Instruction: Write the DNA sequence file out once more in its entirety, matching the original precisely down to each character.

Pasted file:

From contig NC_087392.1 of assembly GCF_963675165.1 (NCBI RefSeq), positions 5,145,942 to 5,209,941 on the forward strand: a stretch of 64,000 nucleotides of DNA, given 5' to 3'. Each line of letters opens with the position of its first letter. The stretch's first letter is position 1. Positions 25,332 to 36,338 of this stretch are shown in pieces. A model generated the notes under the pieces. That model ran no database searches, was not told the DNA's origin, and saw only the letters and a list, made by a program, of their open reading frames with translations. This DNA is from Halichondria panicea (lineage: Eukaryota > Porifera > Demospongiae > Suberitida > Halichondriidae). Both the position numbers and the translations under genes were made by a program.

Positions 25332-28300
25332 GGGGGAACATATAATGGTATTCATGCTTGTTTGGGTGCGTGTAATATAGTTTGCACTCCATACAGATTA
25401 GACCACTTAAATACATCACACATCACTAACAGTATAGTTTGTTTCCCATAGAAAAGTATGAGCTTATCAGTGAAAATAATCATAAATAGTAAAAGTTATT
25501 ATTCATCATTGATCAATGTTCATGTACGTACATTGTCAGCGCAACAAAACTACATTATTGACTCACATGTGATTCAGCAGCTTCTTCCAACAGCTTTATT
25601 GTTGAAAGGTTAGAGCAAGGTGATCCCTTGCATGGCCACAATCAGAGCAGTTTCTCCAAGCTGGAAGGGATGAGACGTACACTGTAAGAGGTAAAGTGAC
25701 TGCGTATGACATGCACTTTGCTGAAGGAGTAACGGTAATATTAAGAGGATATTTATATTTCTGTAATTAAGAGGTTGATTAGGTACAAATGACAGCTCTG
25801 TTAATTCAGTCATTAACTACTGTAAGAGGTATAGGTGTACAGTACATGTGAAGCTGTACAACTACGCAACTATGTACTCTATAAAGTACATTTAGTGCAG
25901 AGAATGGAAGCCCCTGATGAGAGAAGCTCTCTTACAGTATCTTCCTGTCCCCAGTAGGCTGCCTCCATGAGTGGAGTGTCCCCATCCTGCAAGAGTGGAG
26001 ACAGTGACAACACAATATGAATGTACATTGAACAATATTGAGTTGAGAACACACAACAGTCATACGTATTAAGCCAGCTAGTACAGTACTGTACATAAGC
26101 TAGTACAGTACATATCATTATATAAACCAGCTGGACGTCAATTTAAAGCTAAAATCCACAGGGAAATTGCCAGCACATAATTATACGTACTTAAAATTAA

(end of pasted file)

From contig NC_087392.1 of assembly GCF_963675165.1 (NCBI RefSeq), positions 5,145,942 to 5,209,941 on the forward strand: a stretch of 64,000 nucleotides of DNA, given 5' to 3'. Each line of letters opens with the position of its first letter. The stretch's first letter is position 1. Positions 25,332 to 36,338 of this stretch are shown in pieces. A model generated the notes under the pieces. That model ran no database searches, was not told the DNA's origin, and saw only the letters and a list, made by a program, of their open reading frames with translations. This DNA is from Halichondria panicea (lineage: Eukaryota > Porifera > Demospongiae > Suberitida > Halichondriidae). Both the position numbers and the translations under genes were made by a program.

Positions 25332-28300
25332 GGGGGAACATATAATGGTATTCATGCTTGTTTGGGTGCGTGTAATATAGTTTGCACTCCATACAGATTA
25401 GACCACTTAAATACATCACACATCACTAACAGTATAGTTTGTTTCCCATAGAAAAGTATGAGCTTATCAGTGAAAATAATCATAAATAGTAAAAGTTATT
25501 ATTCATCATTGATCAATGTTCATGTACGTACATTGTCAGCGCAACAAAACTACATTATTGACTCACATGTGATTCAGCAGCTTCTTCCAACAGCTTTATT
25601 GTTGAAAGGTTAGAGCAAGGTGATCCCTTGCATGGCCACAATCAGAGCAGTTTCTCCAAGCTGGAAGGGATGAGACGTACACTGTAAGAGGTAAAGTGAC
25701 TGCGTATGACATGCACTTTGCTGAAGGAGTAACGGTAATATTAAGAGGATATTTATATTTCTGTAATTAAGAGGTTGATTAGGTACAAATGACAGCTCTG
25801 TTAATTCAGTCATTAACTACTGTAAGAGGTATAGGTGTACAGTACATGTGAAGCTGTACAACTACGCAACTATGTACTCTATAAAGTACATTTAGTGCAG
25901 AGAATGGAAGCCCCTGATGAGAGAAGCTCTCTTACAGTATCTTCCTGTCCCCAGTAGGCTGCCTCCATGAGTGGAGTGTCCCCATCCTGCAAGAGTGGAG
26001 ACAGTGACAACACAATATGAATGTACATTGAACAATATTGAGTTGAGAACACACAACAGTCATACGTATTAAGCCAGCTAGTACAGTACTGTACATAAGC
26101 TAGTACAGTACATATCATTATATAAACCAGCTGGACGTCAATTTAAAGCTAAAATCCACAGGGAAATTGCCAGCACATAATTATACGTACTTAAAATTAA